There is only one audio recording of Adolph Hitler speaking in a conversational voice, as opposed to the multitude of films of the man making incendiary speeches at rallies and events. He is speaking with the Commander-In-Chief of Finnish Defense Forces Carl Gustaf Emil Mannerheim, who was engaged with the Third Reich in a war against the USSR.

If someone had told me that a country could start with 35,000 tanks, then I’d have said, ‘You are crazy!’,” the German dictator told Mannerheim in the 1942 recording. “If one of my generals had stated that any nation had 35,000 tanks, I’d have said: ‘You, my good sir, you see everything twice or ten times.You are crazy, you are seeing ghosts.’

In the 11-minute audio clip obtained by the History Channel, Mannerheim and Hitler were recorded secretly by a Finnish engineer, since Hitler would never allow such recordings. The SS soon realized the dictator was being recorded and ordered the engineer to shut it off immediately. He was somehow allowed to keep it a secret — and he did, until 1957.

“It was unbelievable,” he said of a factory in Donetsk that was able to produce some 3,000-6,000 tanks alone before the Nazis shut it down.

28 free virtual field trips and activities for families in quarantine

Unbelievable.

But Hitler goes on to say that even if he had known about the military and industrial capacity of the Soviet Union’s massive centralized labor force and output potential, he would have invaded anyway. By the winter of 1939-1940, he says, it was clear there would be war between them. He just knew he couldn’t fight the Soviets and the Western Allies in a two-front war — saying it would have broken Nazi Germany.

28 free virtual field trips and activities for families in quarantine

Well, he got that part right at least.

The Führer goes on to admit that the Germans were poorly prepared to fight a war in the extreme weather of the Eastern Front.

Our whole armament, you know, is a pure good weather armament,” He said. “It is very capable, very good, but is unfortunately just a good weather armament. Our weapons were naturally made for the West… and it was the opinion from the earliest of times: you cannot wage war in winter.”
28 free virtual field trips and activities for families in quarantine

I’m pretty sure this depiction of Soviet General Winter is what inspired Metallica’s “Enter Sandman.”

Hitler goes on to talk smack about the “weakness of Italy,” referring to Mussolini’s failures in North Africa, Albania, and Greece, where German army and air assets were forced to divert from the buildup to invading the USSR to instead go rescue Italian troops being repulsed by the Greeks. Three entire divisions were sent to reinforce the Italians instead of invading Russia.

He believed the Soviets had their own designs on ruling all of Europe and that he had to launch when he did to keep them from capturing the oil fields in Romania, which Hitler believed would have been Nazi Germany’s death blow — which wasn’t entirely wrong.

28 free virtual field trips and activities for families in quarantine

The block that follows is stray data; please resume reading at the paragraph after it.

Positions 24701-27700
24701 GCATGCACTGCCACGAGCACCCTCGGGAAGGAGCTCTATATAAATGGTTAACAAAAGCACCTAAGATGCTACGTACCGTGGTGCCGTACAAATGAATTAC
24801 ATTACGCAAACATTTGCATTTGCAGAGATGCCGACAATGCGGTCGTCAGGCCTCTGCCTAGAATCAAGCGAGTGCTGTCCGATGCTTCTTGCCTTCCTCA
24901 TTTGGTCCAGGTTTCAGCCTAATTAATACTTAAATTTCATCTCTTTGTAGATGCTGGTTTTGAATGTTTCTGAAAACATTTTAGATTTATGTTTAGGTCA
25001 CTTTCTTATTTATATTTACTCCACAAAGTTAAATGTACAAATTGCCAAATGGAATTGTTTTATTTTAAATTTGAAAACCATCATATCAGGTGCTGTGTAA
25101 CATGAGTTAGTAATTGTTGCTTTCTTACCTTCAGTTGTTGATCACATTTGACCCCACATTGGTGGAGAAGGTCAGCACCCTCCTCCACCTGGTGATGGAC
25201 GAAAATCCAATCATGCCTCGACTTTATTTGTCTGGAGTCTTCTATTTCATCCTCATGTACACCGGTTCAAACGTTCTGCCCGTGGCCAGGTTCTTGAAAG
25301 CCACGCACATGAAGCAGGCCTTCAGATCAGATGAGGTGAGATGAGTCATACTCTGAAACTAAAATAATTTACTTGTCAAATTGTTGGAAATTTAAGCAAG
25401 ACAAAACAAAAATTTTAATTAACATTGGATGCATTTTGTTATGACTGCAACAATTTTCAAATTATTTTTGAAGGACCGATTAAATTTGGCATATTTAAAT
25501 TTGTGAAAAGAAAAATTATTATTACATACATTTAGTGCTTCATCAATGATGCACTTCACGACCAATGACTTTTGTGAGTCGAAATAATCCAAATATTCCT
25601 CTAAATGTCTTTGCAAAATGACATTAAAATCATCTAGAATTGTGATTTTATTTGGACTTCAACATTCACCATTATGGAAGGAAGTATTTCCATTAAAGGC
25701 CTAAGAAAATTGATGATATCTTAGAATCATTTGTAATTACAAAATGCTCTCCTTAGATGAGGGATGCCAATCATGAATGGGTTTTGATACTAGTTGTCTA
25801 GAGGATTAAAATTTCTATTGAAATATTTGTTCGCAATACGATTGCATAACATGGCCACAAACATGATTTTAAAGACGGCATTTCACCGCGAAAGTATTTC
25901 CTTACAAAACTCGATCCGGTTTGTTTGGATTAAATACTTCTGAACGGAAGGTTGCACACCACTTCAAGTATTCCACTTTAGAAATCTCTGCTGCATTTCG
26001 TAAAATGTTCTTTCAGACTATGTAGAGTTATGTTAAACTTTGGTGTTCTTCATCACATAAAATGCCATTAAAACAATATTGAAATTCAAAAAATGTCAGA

That’s why the U.S. Army Air Corps blew it up in 1943.

(U.S. Army)

Since the recording was cut off, no one really knows what else the two men talked about in their secret meeting that day, but it’s believed that in that meeting, Mannerheim realized Hitler’s position was weak and would no longer act subordinate to him for the duration of World War II.

MIGHTY CULTURE

The 13 funniest military memes for the week of June 14th

The higher-ups at the U.S. Army Garrison Fort Carson instituted a new ban on the sale of alcohol past 2200. It’s going to be put in place on Monday, June 17, so this will be the last weekend troops there can buy liquor through AAFES until 0800.

On one hand, I totally understand the frustration. Which soldier hasn’t run out of beer at midnight and needed to stumble to the Class Six to pick up another six-pack? That’s part of the whole “Lower Enlisted” experience. On the other hand, I get why. It’s a reactionary step that the chain of command took in response to the rise in alcohol-related incidents while not outright banning alcohol in the first place.

There’s an easy workaround, and it’s probably one the chain of command might already know and actually prefer. Just stockpile all the booze in the barracks room. Think about it. If all the booze is in one place, there’s no safer place for a young soldier to get sh*tfaced drunk. A few steps away from their bed, there’s an NCO within shouting distance at the CQ desk, usually the unit medic is nearby, and any alcohol-related issues can be handled within house.


So if you’re stationed at Carson, here are some memes while you stockpile booze like it’s the apocalypse.

28 free virtual field trips and activities for families in quarantine

(Meme via Infantry Follow Me)

28 free virtual field trips and activities for families in quarantine

(Meme via Team Non-Rec)

28 free virtual field trips and activities for families in quarantine

(Meme via Not CID)

28 free virtual field trips and activities for families in quarantine

(Meme via Victor Alpha Clothing)

28 free virtual field trips and activities for families in quarantine

(Meme via Coast Guard Memes)

28 free virtual field trips and activities for families in quarantine

(Meme via Air Force amn/nco/snco)

28 free virtual field trips and activities for families in quarantine

(Meme via Disgruntled Vets)

28 free virtual field trips and activities for families in quarantine

(Meme via Valhalla Wear)